Remember when several US allies refused to back some of the proposed military actions by the Bust Administration? The French specifically were vocal opponents of participating in the fraudulent search for the so-called Weapons of Mass Destruction and far reaching attempt at a War on Terror. For this transgression all things French were chastised. Some of it was infantile, such as renaming French Fries (of which the American version didn’t even really originate from France in the first place) to Freedom Fries and vandalizing roadsigns along the US-Canadian boarder to remove references to Kilometers or black out French works including city names. Some of it was more drastic, such as people, like myself with French names being harassed by being told to go back to France and called a frog and a chatte (Anglicized, of course, why even get the slur right). I was constantly reminded how the US “bailed the French out of WWII.” And, despite being multigenerational US Citizen on my French-Canadian side and having a number of my family members participating in wars from the Second World War to Vietnam as American citizens I was told I didn’t support the troops because a country I have no political affiliation to decided to interpret the Intelligence Community’s information differently than the Bush Administration did. Yeah, I can tell you I personally didn’t feel the unity with my fellow “Americans” during those moments. And, I’m sure I wasn’t the only one.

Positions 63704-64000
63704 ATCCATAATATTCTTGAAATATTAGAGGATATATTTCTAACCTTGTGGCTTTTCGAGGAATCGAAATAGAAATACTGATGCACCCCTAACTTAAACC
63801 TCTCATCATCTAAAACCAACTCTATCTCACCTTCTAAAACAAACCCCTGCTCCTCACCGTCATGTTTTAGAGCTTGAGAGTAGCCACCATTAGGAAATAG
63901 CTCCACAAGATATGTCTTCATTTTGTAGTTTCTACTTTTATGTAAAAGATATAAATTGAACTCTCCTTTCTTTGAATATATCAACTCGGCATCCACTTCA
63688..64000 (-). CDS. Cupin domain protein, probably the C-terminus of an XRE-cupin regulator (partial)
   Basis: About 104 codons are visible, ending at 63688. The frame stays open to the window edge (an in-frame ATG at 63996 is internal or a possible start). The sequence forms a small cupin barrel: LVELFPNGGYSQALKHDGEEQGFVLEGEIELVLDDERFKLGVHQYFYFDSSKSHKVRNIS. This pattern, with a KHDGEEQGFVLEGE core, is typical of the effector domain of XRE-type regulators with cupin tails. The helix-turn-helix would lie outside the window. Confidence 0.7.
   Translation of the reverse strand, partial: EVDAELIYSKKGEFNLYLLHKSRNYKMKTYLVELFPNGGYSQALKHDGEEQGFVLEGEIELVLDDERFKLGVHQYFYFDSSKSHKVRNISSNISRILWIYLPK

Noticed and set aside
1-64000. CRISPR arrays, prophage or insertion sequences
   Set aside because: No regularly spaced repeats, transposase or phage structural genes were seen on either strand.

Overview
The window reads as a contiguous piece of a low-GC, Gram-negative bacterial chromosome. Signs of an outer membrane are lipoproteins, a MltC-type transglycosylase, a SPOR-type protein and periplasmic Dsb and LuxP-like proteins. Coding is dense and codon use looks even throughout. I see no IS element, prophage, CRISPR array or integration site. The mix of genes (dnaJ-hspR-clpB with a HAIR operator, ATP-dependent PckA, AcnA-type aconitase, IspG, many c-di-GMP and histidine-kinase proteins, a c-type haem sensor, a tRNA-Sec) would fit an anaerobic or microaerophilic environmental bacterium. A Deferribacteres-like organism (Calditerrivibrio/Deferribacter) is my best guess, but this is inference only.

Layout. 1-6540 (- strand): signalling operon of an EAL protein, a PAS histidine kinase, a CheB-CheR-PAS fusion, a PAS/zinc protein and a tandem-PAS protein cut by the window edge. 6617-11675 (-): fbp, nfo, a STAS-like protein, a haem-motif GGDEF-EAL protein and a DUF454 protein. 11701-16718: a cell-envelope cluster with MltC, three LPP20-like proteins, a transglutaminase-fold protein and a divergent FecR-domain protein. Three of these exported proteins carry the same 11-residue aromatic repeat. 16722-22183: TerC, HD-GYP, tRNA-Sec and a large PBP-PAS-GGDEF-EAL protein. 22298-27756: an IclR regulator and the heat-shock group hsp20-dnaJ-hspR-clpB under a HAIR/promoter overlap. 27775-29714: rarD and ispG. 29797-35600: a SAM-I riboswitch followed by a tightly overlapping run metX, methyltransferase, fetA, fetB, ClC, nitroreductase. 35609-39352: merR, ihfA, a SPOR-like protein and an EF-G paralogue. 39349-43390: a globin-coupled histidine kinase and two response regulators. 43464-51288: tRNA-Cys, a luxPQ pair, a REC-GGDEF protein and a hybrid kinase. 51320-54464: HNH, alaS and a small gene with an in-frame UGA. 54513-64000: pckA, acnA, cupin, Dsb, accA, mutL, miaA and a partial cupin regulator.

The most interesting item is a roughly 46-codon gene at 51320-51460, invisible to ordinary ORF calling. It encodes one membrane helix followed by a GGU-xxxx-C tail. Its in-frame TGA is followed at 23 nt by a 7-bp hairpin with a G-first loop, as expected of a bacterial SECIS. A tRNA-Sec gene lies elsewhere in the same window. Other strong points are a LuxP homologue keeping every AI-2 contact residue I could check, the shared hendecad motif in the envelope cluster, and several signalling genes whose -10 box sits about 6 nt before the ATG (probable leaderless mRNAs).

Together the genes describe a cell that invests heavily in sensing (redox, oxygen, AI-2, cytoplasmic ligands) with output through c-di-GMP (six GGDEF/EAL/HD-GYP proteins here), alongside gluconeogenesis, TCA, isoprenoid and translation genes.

Third, even if you weren’t being actively excluded from the perception of a Unified America because of where you lived, or what you looked like, etc, there’s a chance you still felt left out or were left out intentionally. That’s because there are still a lot of people who were treated as second-class citizens before the terror attack and that treatment didn’t end simply because some other people felt a temporary bond of American Identity.
It’s not like all of a sudden the LGBQ community no longer were confronted by homophobia and treated as equal citizen. No, rather in the years following a number of enacted legislation, created regulations and otherwise tried to restrict the civil liberties of LGBQ Americans, while of the Trans community couldn’t even come out of the closet still due to even more extreme repression.
It’s not like all of a sudden African-Americans were no longer facing institutional racism, being illegally profiled by law enforcement and facing ongoing discrimination in housing, employment and more. Rather, there were a number of lawsuits in the ensuing years specifically demonstrating that in some cases the siutat